Long time ago I started with my first real firefox extension. I called it “whereami”, ’cause the basic idea is, that it shows where you are. It currently only works together with plazes, but a proof-of-concept for a GPS based “lookup” is already done.

But just telling you, where you are, is of course not really interesting in itself, but integrating that with other services could be. Therefore I integrated this with local.ch (and you guessed it, that’s the reason why I started the extension in the first place). When you now have installed the extension, configured it with your plazes username/password, have your plazer running (or later a GPS hooked up) and you go then www.local.ch, you’ll be redirected to the town you’re sitting and the map zooms to your location. Additionally, it shows where all your plazes-friends are (you have to zoom out, if they are not nearby).

Technically, the extension uses the Plazes API via gecko’s built-in XML-RPC library to get all the needed data. It also caches some data, so that it doesn’t have to make a request to plazes each and every time. But as it’s my first real firefox extension, it certainly still has some rough edges which could be done better technically.

The extension is also extensible, it currently not only works on local.ch, but also on flickr. If you want to upload a picture at http://flickr.com/photos/upload/, it automatically adds the necessary geolocation tags so that your picture is automatically placed on the right place on their map (or not, if the pics are taken on a different place than you do the upload :) ). More services would be certainly possible, so if you have any ideas, just tell me (or get the code at http://svn.liip.ch/repos/public/misc/whereami/ and hack it by yourself, adding new services should be quite straight forward)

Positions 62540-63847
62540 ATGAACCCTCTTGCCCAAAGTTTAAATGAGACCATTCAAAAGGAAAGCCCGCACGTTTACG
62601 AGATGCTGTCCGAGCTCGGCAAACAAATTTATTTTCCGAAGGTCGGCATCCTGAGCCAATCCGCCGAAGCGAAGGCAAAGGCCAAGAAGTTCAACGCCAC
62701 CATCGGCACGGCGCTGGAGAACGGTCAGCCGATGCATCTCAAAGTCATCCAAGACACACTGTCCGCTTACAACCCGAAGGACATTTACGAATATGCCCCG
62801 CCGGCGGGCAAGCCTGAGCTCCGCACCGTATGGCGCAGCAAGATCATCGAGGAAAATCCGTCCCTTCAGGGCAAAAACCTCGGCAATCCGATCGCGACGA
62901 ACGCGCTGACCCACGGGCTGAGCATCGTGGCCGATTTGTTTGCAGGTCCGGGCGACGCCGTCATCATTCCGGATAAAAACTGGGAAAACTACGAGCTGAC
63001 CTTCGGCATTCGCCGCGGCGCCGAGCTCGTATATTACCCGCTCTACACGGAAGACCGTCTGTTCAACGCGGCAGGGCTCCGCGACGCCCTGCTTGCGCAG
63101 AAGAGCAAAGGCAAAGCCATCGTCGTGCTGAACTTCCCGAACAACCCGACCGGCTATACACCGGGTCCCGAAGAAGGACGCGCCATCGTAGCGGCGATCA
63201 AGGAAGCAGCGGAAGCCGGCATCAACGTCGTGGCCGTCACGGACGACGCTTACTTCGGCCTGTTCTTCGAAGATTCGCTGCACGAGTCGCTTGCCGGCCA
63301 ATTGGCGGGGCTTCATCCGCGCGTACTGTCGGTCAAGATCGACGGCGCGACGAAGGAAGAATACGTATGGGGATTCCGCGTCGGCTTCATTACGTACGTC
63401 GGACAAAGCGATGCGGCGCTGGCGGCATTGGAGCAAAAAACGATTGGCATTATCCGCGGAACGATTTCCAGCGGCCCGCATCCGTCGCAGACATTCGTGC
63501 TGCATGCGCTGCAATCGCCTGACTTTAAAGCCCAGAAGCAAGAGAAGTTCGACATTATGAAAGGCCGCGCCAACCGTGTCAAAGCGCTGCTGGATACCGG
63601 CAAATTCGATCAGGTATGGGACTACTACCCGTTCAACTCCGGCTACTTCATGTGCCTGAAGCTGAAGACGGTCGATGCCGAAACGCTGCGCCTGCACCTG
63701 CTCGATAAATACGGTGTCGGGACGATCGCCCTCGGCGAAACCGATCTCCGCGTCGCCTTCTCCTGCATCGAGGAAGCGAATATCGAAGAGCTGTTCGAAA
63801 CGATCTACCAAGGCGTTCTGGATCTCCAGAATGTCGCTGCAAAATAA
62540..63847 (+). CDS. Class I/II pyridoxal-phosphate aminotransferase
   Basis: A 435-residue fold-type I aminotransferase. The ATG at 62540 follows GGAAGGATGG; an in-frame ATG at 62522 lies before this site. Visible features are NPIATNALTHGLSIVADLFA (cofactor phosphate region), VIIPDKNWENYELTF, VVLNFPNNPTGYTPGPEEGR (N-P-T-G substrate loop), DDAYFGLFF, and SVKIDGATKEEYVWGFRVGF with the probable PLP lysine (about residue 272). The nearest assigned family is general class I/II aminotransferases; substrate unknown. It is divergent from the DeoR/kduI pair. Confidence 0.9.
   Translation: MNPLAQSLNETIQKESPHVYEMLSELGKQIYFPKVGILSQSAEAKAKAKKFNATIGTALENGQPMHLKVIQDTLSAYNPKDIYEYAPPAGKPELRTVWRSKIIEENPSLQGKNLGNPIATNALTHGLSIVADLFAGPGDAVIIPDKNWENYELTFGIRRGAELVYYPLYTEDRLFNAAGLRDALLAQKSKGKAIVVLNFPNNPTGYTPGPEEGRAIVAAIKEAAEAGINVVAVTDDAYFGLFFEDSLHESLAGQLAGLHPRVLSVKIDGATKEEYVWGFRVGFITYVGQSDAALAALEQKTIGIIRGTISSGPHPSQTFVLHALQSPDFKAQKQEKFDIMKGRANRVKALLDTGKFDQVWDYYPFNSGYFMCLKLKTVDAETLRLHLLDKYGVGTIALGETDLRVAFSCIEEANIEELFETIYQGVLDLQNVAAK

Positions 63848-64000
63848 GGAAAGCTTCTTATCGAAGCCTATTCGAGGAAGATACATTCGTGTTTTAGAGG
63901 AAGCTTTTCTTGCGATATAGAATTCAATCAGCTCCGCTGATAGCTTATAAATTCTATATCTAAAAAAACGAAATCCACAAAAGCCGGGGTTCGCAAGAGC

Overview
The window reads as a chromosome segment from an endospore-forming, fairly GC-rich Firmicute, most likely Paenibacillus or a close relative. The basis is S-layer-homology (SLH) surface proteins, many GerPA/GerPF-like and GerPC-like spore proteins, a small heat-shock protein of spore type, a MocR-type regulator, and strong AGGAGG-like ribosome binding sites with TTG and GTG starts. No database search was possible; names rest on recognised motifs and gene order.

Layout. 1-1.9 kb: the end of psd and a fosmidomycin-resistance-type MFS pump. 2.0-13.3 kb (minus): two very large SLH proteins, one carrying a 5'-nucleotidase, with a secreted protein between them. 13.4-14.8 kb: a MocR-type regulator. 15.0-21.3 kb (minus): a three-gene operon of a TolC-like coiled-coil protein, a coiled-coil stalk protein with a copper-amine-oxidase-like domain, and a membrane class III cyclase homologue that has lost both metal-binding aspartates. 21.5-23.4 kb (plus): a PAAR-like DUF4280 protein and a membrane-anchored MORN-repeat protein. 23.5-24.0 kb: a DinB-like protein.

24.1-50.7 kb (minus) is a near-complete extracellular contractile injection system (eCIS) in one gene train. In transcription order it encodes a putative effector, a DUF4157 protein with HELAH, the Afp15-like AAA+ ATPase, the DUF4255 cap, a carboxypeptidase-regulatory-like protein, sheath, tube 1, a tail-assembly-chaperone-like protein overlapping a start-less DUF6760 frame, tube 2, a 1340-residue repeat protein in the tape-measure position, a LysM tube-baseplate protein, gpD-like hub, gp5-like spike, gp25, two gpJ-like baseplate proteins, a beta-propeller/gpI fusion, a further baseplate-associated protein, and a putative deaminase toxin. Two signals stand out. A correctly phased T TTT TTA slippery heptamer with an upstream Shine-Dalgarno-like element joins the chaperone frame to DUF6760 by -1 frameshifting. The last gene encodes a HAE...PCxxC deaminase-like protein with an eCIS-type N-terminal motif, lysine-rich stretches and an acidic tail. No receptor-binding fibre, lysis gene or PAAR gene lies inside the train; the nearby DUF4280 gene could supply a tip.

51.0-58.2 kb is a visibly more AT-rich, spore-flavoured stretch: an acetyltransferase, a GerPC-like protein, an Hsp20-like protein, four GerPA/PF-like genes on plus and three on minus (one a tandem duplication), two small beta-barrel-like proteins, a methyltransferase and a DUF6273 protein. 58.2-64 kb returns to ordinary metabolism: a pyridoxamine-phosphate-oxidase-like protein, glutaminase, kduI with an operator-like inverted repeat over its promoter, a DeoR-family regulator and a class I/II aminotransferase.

The “compiled” and installable extension can be downloaded here: http://files.chregu.tv/whereami/whereami.xpi

There are of course many more ideas, what could be done with such an extensions, some can be found in the TODO file. But if you have more ideas, just tell us.

Btw, this extension was already announced on the local.ch blog two days ago, with some more info and a better how to us it explanation.

Update: Thanks to Gregor, it now also works on http://maps.google.com/. if you have the extension (at least version 0.2.1) installed and go to Google Maps, it automatically fills the near field on “Find Business” or “Get Directions” with your current Plazes coordinates. Cool.